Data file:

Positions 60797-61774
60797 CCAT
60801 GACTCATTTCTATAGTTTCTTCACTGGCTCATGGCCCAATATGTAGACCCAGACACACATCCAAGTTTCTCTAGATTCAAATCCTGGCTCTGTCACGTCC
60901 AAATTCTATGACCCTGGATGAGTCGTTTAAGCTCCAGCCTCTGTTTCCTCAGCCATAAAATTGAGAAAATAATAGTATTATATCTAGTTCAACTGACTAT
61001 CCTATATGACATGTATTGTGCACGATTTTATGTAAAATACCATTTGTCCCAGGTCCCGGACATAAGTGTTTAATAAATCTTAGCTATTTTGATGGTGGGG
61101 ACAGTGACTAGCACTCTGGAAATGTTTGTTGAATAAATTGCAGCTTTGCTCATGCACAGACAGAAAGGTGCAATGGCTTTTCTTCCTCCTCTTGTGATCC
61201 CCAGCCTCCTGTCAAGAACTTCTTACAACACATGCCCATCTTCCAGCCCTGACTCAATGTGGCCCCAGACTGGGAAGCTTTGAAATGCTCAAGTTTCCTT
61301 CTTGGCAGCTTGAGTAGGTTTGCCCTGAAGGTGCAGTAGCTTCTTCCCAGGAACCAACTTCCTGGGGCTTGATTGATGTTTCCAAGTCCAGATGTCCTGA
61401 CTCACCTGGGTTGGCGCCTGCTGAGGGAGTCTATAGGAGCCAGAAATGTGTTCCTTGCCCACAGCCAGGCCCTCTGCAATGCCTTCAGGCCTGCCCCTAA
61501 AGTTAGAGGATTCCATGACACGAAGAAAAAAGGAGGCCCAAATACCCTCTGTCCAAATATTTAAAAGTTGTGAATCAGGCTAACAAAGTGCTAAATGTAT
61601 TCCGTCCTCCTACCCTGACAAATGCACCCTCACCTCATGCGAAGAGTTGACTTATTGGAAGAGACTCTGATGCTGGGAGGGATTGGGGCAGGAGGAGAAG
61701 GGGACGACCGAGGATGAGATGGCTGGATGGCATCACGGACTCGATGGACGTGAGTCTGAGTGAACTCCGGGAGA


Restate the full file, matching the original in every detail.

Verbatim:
Positions 60797-61774
60797 CCAT
60801 GACTCATTTCTATAGTTTCTTCACTGGCTCATGGCCCAATATGTAGACCCAGACACACATCCAAGTTTCTCTAGATTCAAATCCTGGCTCTGTCACGTCC
60901 AAATTCTATGACCCTGGATGAGTCGTTTAAGCTCCAGCCTCTGTTTCCTCAGCCATAAAATTGAGAAAATAATAGTATTATATCTAGTTCAACTGACTAT
61001 CCTATATGACATGTATTGTGCACGATTTTATGTAAAATACCATTTGTCCCAGGTCCCGGACATAAGTGTTTAATAAATCTTAGCTATTTTGATGGTGGGG
61101 ACAGTGACTAGCACTCTGGAAATGTTTGTTGAATAAATTGCAGCTTTGCTCATGCACAGACAGAAAGGTGCAATGGCTTTTCTTCCTCCTCTTGTGATCC
61201 CCAGCCTCCTGTCAAGAACTTCTTACAACACATGCCCATCTTCCAGCCCTGACTCAATGTGGCCCCAGACTGGGAAGCTTTGAAATGCTCAAGTTTCCTT
61301 CTTGGCAGCTTGAGTAGGTTTGCCCTGAAGGTGCAGTAGCTTCTTCCCAGGAACCAACTTCCTGGGGCTTGATTGATGTTTCCAAGTCCAGATGTCCTGA
61401 CTCACCTGGGTTGGCGCCTGCTGAGGGAGTCTATAGGAGCCAGAAATGTGTTCCTTGCCCACAGCCAGGCCCTCTGCAATGCCTTCAGGCCTGCCCCTAA
61501 AGTTAGAGGATTCCATGACACGAAGAAAAAAGGAGGCCCAAATACCCTCTGTCCAAATATTTAAAAGTTGTGAATCAGGCTAACAAAGTGCTAAATGTAT
61601 TCCGTCCTCCTACCCTGACAAATGCACCCTCACCTCATGCGAAGAGTTGACTTATTGGAAGAGACTCTGATGCTGGGAGGGATTGGGGCAGGAGGAGAAG
61701 GGGACGACCGAGGATGAGATGGCTGGATGGCATCACGGACTCGATGGACGTGAGTCTGAGTGAACTCCGGGAGA